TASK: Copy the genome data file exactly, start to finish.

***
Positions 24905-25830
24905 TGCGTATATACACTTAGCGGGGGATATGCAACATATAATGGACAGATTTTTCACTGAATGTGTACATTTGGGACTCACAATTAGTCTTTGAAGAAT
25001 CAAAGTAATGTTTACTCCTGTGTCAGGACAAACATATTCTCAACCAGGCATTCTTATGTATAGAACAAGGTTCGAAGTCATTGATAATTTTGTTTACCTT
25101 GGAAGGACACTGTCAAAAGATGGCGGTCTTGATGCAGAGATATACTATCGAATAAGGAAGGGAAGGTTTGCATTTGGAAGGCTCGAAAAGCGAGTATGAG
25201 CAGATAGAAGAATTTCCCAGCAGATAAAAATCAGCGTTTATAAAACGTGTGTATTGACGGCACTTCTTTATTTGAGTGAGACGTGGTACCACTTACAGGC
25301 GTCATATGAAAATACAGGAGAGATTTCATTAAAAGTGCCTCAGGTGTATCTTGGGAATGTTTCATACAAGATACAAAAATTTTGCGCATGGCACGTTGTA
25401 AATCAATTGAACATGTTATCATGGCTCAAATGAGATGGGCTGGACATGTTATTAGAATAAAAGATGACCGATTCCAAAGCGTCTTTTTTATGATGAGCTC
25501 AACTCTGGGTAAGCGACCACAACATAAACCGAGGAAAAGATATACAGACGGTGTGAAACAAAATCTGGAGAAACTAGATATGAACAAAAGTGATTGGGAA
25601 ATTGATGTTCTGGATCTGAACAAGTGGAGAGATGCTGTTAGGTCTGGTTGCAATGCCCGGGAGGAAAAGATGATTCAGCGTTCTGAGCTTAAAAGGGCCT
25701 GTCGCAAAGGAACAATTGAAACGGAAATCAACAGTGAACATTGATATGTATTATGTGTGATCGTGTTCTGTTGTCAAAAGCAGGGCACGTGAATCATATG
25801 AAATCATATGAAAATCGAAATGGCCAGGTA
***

Positions 24905-25830
24905 TGCGTATATACACTTAGCGGGGGATATGCAACATATAATGGACAGATTTTTCACTGAATGTGTACATTTGGGACTCACAATTAGTCTTTGAAGAAT
25001 CAAAGTAATGTTTACTCCTGTGTCAGGACAAACATATTCTCAACCAGGCATTCTTATGTATAGAACAAGGTTCGAAGTCATTGATAATTTTGTTTACCTT
25101 GGAAGGACACTGTCAAAAGATGGCGGTCTTGATGCAGAGATATACTATCGAATAAGGAAGGGAAGGTTTGCATTTGGAAGGCTCGAAAAGCGAGTATGAG
25201 CAGATAGAAGAATTTCCCAGCAGATAAAAATCAGCGTTTATAAAACGTGTGTATTGACGGCACTTCTTTATTTGAGTGAGACGTGGTACCACTTACAGGC
25301 GTCATATGAAAATACAGGAGAGATTTCATTAAAAGTGCCTCAGGTGTATCTTGGGAATGTTTCATACAAGATACAAAAATTTTGCGCATGGCACGTTGTA
25401 AATCAATTGAACATGTTATCATGGCTCAAATGAGATGGGCTGGACATGTTATTAGAATAAAAGATGACCGATTCCAAAGCGTCTTTTTTATGATGAGCTC
25501 AACTCTGGGTAAGCGACCACAACATAAACCGAGGAAAAGATATACAGACGGTGTGAAACAAAATCTGGAGAAACTAGATATGAACAAAAGTGATTGGGAA
25601 ATTGATGTTCTGGATCTGAACAAGTGGAGAGATGCTGTTAGGTCTGGTTGCAATGCCCGGGAGGAAAAGATGATTCAGCGTTCTGAGCTTAAAAGGGCCT
25701 GTCGCAAAGGAACAATTGAAACGGAAATCAACAGTGAACATTGATATGTATTATGTGTGATCGTGTTCTGTTGTCAAAAGCAGGGCACGTGAATCATATG
25801 AAATCATATGAAAATCGAAATGGCCAGGTA